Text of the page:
I was bumbling around SF and the Peninsula one day after watching an exciting Giant’s game at Phone Company Park. After picking up some people in Millbrae, a motion was set in favor of eating dinner. Oddly enough I wasn’t that hungry, so I was not vocal about where we’d go. But as fate would have it, everyone else decided on burgers! They in fact chose Pearl’s, which happened to be near the top of the list of Bay Area burger joints to try. So color me hungry – sure I’ll have a burger!

I was feeling a bit adventurous, so when I saw the Spicy Sly burger with a pumpkin habanero sauce? Yes, please! Opted to mooch a few fries and sip of milkshake off a friend.

There’s not much room to eat at this Pearl’s – it’s a small restaurant, and you should be prepared to wait. We actually lucked out and found room for the 6 of us – perhaps we were on the early side for dinner in urban San Francisco (about 6:30 PM). The place is clean enough, and it’s on a nice enough street, so I’d be fine coming here after dark.

I knew I was in for a serious burger when it was served. Literally, sauteed onions and peppers falling all around a juicy burger, and nice firm bun (Acme, I believe). It reminded me a lot of a Philly Cheese Steak, especially with the consistency of the melted cheese smothered all over the burger.

But what I got, in fact, as I bit into this serious meal, was a big kick in the mouth. The habanero sauce was very vinegary, reminiscent of a Texas-style BBQ sauce, except with the addition of a substantial amount of habanero. Mind you, I am certainly not a spice wimp; rather, I am more than willing to endure a post-pepper temporary numbness in my mouth for the sake of deliciousness. And by the time this big boy was done, my mouth was pretty much numb. And the sauce, let me tell you, was really, really good.

But how was the burger as a whole, you ask? What, you mean cheeseburgers aren’t made out of peppers?

So my honest opinion is that there was too much sauce on the burger. As time went on, everything got a bit soggy, as it became soaked in this spicy sauce. Couple that with the abundance peppers and onions which already contain liquid of their own, and you start to run into a problem. My burger definitely got soggy. Also, because the sauce IS so potent, a smaller amount of sauce would create a much nicer harmony of flavors. All the ingredients are made for each other – chili sauce, peppers, onions, jack cheese, burger patty, sesame seed bun. But balance is key when you’re combining salty, spicy, and sweet.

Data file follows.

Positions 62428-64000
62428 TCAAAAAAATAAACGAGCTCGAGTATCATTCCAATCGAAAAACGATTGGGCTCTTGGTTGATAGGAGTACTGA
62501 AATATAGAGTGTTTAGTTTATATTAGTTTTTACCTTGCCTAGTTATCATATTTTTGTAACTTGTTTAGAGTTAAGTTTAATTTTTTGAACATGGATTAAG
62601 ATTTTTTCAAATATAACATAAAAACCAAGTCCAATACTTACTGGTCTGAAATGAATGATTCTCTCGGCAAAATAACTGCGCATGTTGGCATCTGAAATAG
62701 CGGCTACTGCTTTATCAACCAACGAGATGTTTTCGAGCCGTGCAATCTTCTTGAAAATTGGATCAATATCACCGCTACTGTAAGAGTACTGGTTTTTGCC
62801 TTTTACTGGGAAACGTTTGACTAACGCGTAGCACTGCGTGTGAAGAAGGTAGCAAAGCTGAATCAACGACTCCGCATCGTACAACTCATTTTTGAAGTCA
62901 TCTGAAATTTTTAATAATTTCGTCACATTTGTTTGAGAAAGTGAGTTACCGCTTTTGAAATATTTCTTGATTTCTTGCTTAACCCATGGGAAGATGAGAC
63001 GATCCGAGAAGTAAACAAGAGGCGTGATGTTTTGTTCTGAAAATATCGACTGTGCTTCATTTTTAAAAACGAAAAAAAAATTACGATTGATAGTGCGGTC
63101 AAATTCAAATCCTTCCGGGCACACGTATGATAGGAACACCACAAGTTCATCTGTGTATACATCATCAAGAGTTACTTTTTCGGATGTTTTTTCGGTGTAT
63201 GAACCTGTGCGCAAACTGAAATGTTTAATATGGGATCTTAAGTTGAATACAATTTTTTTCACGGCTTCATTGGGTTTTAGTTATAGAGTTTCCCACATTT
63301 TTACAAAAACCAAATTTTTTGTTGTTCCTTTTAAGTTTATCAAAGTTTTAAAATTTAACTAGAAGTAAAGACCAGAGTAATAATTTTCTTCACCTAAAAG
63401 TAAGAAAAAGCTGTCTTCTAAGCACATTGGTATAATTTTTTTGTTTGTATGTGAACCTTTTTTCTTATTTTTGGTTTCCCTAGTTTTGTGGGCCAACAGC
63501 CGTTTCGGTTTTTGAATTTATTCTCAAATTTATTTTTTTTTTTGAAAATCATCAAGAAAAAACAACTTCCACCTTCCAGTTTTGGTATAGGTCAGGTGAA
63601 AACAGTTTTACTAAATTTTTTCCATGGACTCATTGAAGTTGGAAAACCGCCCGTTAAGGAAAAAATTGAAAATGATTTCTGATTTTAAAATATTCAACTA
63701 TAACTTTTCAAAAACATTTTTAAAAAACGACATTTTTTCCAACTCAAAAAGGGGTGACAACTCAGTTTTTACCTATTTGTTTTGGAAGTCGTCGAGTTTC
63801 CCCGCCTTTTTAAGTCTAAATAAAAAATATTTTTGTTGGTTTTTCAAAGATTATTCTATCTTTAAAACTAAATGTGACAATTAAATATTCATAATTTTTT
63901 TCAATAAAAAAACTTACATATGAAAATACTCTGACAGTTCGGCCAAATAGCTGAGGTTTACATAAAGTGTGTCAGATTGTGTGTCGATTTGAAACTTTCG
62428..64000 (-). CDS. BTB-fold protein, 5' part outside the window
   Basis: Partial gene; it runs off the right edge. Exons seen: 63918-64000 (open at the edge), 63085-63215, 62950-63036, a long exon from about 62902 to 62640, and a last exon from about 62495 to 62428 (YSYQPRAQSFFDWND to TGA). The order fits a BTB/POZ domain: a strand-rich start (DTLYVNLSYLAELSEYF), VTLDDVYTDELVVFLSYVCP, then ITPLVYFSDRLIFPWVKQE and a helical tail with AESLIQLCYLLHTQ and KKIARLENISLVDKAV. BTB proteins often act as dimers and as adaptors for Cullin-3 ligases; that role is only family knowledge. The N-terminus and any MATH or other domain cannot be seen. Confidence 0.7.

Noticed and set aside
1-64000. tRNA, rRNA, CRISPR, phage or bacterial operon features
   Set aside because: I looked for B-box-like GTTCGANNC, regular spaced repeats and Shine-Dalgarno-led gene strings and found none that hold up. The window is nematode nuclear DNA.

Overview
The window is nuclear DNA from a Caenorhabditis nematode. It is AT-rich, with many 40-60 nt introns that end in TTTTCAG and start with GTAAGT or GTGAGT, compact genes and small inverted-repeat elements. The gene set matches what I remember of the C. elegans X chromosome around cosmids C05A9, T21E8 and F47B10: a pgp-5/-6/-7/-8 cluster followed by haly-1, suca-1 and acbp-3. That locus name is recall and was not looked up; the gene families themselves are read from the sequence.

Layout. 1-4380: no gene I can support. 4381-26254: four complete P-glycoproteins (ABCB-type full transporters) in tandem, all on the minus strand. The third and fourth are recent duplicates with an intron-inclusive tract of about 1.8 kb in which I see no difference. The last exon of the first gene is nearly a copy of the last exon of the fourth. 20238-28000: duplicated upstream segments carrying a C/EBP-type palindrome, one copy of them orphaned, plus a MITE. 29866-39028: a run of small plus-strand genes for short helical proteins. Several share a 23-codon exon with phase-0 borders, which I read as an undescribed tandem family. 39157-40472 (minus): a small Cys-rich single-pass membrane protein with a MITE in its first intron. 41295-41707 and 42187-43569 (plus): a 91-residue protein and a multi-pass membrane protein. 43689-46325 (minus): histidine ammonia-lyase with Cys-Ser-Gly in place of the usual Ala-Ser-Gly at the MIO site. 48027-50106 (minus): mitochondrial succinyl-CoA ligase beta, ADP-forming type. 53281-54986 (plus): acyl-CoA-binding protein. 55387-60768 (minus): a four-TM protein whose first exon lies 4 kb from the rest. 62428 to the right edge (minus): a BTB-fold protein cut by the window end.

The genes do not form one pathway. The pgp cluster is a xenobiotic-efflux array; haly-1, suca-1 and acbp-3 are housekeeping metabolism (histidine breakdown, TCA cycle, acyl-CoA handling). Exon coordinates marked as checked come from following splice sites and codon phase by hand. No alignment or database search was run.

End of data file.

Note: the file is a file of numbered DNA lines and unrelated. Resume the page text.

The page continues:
The problem is that because the sauce was so overwhelming, it’s hard to talk about the nuances of the rest of the burger. I can say that the meat was definitely juicy, but the seasoning of the beef was lost, so I don’t really know if the proper seasoning was used (Yelp reviews would suggest it is). Also, there were so many peppers and onions, that their texture took over the melt-in-your-mouth feeling of a great burger patty. The once-crispy bun quickly became a bit soggy as well, so more texture was lost.

So overall, plenty of flavor, but a bit lacking in execution. Judging by the intensity of the sauce, I’m guessing this is the hardest balance to get right of all the burgers on the menu. I can look past the flaws in execution if the flavor is there, but next time, I’d really prefer a tidier burger – a reasonable portion of sauteed veggies, and less spicy sauce, and you’d have a home run, here.